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Buxton Community School

Buxton Community School

Pupil Premium

PUPIL PREMIUM – 2016/17

What is the Pupil Premium?

The Pupil Premium is additional funding given by the Government to schools so that they can support their disadvantaged students and close the attainment gap between them and their peers.
 
Pupil Premium was introduced in April 2011 and is allocated to schools to work specifically with pupils who have been registered for free school meals at any point in the last six years.
Schools also receive additional funding for students:
  • who are Looked After (LAC)
  • who have parents in the Forces (Forces Children)
  • who are adopted from care
  • who joined us in Y7 and had not gained National Curriculum Level 4 at the end of KS2 in either mathematics or English reading. Strategies are put in place to help them to ‘catch up’. This is known as the Year 7 Catch Up Premium.

What is Pupil Premium for?

The government believes that the Pupil Premium is the best way to address inequalities.  It is to ensure that pupils who might have experienced economic disadvantage in their families are NOT disadvantaged in their education. The funding should be used to reduce any disadvantage by funding opportunities and resources to support the learning and wellbeing of those pupils.

How much funding has Buxton Community School received and how is it spent?

The allocation in April 2016 for pupils eligible for Pupil Premium funding was £935 per pupil.

Last year the funding for Buxton Community School was £212,000.

The Pupil Premium funding is being used to develop structures and strategies to help raise achievement levels and improve progress across the curriculum Our key objective in using pupil premium funding is to narrow the gap between pupil groups.  Historically, levels of attainments are lower for students eligible for funding (the national trend showed a 27% gap in attainment of %A* - C including English and maths between non- disadvantaged and disadvantaged students).  Buxton Community School is committed to improving  the achievement of students entitled to pupil premium support.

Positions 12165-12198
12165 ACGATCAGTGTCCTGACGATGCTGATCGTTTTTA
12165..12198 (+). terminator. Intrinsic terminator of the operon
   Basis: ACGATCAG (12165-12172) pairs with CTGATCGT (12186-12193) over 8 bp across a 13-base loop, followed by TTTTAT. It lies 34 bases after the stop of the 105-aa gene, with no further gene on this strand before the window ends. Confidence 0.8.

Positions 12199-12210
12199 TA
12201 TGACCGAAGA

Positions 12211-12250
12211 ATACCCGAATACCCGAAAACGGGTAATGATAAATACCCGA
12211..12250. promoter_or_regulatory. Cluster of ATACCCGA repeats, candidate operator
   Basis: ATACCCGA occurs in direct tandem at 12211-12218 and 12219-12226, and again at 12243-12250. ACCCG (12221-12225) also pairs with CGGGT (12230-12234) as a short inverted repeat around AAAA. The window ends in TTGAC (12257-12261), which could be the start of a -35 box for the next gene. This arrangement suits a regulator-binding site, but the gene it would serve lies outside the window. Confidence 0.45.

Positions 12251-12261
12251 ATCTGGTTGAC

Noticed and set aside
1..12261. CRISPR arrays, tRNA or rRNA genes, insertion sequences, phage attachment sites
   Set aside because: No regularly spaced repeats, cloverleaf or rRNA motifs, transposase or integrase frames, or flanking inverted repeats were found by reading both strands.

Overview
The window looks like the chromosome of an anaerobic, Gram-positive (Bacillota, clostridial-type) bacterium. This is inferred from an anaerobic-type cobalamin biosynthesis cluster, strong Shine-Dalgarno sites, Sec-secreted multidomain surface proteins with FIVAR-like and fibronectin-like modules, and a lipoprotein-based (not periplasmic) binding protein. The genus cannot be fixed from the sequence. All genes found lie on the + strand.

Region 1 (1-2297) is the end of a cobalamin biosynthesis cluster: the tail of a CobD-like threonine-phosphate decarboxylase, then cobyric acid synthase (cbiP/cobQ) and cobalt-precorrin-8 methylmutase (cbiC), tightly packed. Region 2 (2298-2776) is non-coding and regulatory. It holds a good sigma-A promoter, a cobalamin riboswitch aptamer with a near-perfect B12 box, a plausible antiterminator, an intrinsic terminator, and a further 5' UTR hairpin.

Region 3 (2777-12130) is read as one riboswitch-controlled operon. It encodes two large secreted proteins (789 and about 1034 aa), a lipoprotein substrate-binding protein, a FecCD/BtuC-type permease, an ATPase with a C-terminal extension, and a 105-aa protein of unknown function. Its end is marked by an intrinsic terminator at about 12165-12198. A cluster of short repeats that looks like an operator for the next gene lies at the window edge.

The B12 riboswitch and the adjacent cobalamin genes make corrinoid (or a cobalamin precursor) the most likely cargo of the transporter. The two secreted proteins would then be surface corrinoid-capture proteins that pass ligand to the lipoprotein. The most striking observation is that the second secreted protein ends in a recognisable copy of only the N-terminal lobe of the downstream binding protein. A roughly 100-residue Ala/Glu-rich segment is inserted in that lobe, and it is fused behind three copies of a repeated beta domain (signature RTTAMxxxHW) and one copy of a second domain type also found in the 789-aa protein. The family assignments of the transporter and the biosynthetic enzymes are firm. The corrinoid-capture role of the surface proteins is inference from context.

Buxton Community School is using the funding in the following ways:

1. Closing the gap:

To ensure there are effective intervention strategies in place for students eligible for pupil premium which will ensure they can achieve expected progress when compared to their peers in maths and English both in KS3 and KS4.
For some students to achieve their best, they need extra support with their learning. A number of strategies have been introduced to provide this:

ASPIRE

  • Closing the gap in literacy and numeracy is a key focus. From tracking data, the Director of Intervention is able to identify disadvantaged students across the school with gaps in their attainment and deploys a team of CTG (closing the gap) teachers to work with these students on a one to one basis within ASPIRE and focus on their identified weaknesses.
  • The ASPIRE team are also supporting some of our more vulnerable disadvantaged students who have or are experiencing very difficult circumstances in their lives. Support for these students is given in a whole range of ways from helping them keep on track with course work to liaising with external multi-agency support services. Careful collaboration exists between the Intervention Team and our Pastoral Teams and SEND Department.
  • Working along side the Local Authority Virtual School Attachment Aware Project; ASPIRE is also leading on INSET with our staff on understanding the difficulties children face when they have ‘Attachment issues’. Our teachers are being equipped with the knowledge and skills on how best to work with these children. Part of this has also involved some of our more vulnerable and/or challenging students working with the High Peak Community Arts Project.